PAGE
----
Being young is all about the experiences: the first time you skip school, the first time you fall in love…the first time someone holds a gun to your head.
After being held hostage during a robbery at the local convenience store, seventeen year old Edie finds her attitude about life shattered. Unwilling to put up with the snobbery and bullying at her private school, she enrolls at the local public high school, crossing paths with John. The boy who risked his life to save hers.
While Edie’s beginning to run wild, however, John’s just starting to settle down. After years of partying and dealing drugs with his older brother, he’s going straight—getting to class on time, and thinking about the future.
An unlikely bond grows between the two as John keeps Edie out of trouble and helps her broaden her horizons. But when he helps her out with another first—losing her virginity—their friendship gets complicated.
Meanwhile, Edie and John are pulled back into the dangerous world they narrowly escaped. They were lucky to survive the first time, but this time they have more to lose—each other.
Amazon US: https://www.amazon.com/dp/B072FH6SHL/
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Audible: Coming soon
“Trust might be a two-way street, but I’ve been run over by lots of people who thought it was only one-way.”
Interestingly enough, people seem to learn this lesson as teenagers when their friends betray them and they’re left wondering why they ever shared their inner most thoughts with people so willing to use them to get ahead. As a high school teacher, I’ve often wondered if teens are too trusting…too forgiving because their need to fit in and not be bullied becomes more important than putting their hearts on the line for others who may not reciprocate that idea.
There’s so much truth to Susan Gale’s thoughts about trust and it’s especially fitting because that very idea is exemplified in Kylie Scott’s newest release, Trust. Scott’s story about Edie and John, two high school seniors, whose lives are completely redefined after a life or death situation is not so much a coming of age story as a journey to realize what’s important in life…to wade through the bullshit and insignificant, everyday details and understand what’s truly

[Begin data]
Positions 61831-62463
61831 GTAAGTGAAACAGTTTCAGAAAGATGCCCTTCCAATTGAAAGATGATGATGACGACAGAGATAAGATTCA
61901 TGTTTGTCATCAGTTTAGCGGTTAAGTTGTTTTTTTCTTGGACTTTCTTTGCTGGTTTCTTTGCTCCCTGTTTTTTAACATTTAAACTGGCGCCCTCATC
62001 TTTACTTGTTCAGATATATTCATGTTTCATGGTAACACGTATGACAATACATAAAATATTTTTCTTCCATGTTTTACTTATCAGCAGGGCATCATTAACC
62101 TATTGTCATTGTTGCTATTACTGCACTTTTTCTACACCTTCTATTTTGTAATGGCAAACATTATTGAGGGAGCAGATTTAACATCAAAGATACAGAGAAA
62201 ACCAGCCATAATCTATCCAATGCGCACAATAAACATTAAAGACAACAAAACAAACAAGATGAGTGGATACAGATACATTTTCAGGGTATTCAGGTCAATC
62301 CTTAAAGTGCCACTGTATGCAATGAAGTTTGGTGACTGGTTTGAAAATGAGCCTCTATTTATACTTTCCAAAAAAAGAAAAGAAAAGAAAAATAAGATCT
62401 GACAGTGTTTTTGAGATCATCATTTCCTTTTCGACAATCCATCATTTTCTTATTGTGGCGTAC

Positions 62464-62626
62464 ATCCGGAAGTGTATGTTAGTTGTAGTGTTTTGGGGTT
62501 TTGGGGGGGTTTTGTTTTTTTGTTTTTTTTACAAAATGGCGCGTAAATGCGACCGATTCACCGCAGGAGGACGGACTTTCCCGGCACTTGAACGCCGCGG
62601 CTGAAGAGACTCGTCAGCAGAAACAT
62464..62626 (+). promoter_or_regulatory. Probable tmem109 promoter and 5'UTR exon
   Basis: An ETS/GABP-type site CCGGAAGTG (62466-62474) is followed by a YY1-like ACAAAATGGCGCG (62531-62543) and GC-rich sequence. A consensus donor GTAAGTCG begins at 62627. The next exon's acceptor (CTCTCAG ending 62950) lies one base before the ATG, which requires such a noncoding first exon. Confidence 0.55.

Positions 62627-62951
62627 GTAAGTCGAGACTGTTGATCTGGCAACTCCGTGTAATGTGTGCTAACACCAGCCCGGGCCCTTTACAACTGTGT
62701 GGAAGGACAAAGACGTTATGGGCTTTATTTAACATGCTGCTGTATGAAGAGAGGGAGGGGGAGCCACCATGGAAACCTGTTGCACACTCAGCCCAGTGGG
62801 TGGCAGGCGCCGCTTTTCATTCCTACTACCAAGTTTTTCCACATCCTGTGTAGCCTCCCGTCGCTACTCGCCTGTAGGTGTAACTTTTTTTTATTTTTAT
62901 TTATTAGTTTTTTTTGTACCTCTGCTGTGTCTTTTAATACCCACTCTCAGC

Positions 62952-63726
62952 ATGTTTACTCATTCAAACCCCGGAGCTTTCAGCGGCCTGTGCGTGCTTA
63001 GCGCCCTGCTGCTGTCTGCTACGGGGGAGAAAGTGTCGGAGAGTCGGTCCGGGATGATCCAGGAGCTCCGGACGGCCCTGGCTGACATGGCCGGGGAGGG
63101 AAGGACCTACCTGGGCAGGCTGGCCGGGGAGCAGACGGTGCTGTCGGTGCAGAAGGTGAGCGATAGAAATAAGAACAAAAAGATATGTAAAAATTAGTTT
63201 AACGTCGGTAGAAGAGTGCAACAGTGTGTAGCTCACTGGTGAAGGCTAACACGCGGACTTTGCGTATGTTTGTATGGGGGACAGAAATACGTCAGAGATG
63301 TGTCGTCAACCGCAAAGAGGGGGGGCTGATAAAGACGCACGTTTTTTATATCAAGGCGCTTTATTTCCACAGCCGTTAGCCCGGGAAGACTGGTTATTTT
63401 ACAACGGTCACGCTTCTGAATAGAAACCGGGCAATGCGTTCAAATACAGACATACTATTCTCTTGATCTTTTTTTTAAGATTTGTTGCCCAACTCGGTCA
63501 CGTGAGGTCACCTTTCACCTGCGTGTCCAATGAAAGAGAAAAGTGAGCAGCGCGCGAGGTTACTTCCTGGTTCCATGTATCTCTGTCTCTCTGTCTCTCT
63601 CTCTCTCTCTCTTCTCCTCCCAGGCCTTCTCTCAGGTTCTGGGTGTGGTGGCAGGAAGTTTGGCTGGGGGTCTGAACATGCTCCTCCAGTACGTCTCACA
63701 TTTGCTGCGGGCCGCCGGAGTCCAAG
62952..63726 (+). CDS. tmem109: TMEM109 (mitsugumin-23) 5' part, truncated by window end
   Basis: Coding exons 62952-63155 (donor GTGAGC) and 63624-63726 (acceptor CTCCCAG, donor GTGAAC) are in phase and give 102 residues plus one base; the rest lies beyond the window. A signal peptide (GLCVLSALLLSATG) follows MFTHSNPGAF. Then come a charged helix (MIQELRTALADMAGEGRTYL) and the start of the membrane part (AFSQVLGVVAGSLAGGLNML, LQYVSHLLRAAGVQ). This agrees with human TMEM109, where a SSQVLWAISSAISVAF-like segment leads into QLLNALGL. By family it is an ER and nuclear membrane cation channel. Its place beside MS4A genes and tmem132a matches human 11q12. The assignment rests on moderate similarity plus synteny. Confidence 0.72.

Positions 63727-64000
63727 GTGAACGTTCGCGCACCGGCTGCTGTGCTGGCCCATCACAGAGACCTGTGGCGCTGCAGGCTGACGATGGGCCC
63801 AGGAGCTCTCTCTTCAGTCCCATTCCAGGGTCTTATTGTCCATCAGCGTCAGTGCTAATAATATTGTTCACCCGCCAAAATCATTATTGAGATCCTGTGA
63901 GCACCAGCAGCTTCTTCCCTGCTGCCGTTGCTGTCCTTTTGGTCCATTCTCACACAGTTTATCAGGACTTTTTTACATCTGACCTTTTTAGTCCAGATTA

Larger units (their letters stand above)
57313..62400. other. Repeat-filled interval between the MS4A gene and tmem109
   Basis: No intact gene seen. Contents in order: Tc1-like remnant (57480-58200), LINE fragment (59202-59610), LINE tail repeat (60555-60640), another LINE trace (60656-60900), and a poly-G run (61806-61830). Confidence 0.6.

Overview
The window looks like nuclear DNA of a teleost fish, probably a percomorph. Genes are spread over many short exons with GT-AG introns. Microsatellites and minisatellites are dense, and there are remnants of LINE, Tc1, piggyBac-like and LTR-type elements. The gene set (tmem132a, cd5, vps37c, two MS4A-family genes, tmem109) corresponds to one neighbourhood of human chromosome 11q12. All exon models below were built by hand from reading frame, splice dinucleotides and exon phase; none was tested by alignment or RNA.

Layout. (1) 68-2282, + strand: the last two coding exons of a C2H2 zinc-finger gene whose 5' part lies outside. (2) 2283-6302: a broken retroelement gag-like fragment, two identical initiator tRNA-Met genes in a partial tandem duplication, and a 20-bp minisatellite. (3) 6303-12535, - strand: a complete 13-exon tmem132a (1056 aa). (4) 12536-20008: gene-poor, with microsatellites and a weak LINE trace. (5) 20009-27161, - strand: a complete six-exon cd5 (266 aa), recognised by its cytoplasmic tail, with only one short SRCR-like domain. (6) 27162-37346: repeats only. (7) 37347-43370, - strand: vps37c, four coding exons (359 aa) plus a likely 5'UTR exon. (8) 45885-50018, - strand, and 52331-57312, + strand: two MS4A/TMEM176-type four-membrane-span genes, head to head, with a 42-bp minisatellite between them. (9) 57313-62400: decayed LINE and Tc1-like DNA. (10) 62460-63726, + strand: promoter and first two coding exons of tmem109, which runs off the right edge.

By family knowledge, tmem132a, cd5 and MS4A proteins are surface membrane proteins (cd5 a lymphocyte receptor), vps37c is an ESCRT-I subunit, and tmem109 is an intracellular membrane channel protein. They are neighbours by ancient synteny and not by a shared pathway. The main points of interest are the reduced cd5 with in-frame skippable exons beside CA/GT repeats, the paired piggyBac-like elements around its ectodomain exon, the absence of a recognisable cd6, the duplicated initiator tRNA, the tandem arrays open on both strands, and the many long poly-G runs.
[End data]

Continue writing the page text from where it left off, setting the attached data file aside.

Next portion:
I think every reader will agree that being a teenager isn’t easy; those years are hard enough due to the bullying, the need to fit in, and the bevy of hormones that seem to emerge out of nowhere, so adding in the fact that Edie was a victim of a store robbery and becomes a bit of a spectacle after she survives the whole ordeal only adds to her anxiety and insecurities, but it also helps her in some ways because she’s able to sort out what matters and what shouldn’t hold any power over her.
Kylie Scott does a fantastic job of illustrating the ways in which Edie and John are changed from the events at the Drop Stop; both of their lives could have been lost that night, which not only makes them question why they’re the ones who lived, but it also forces them to make significant changes to the choices they make and the actions they take, understanding that there are consequences to every decision, right or wrong, and what that means to more than just their lives.
Edie and John are the perfect main characters for Trust. Their imperfections, their contrasting social statuses, their shared traumatic experience, and their redefined lives put them in the unique position to truly understand one another despite their differences and the role reversal that seems to occur once Edie switches to John’s public high school and refuses to be bullied and soft-spoken any longer.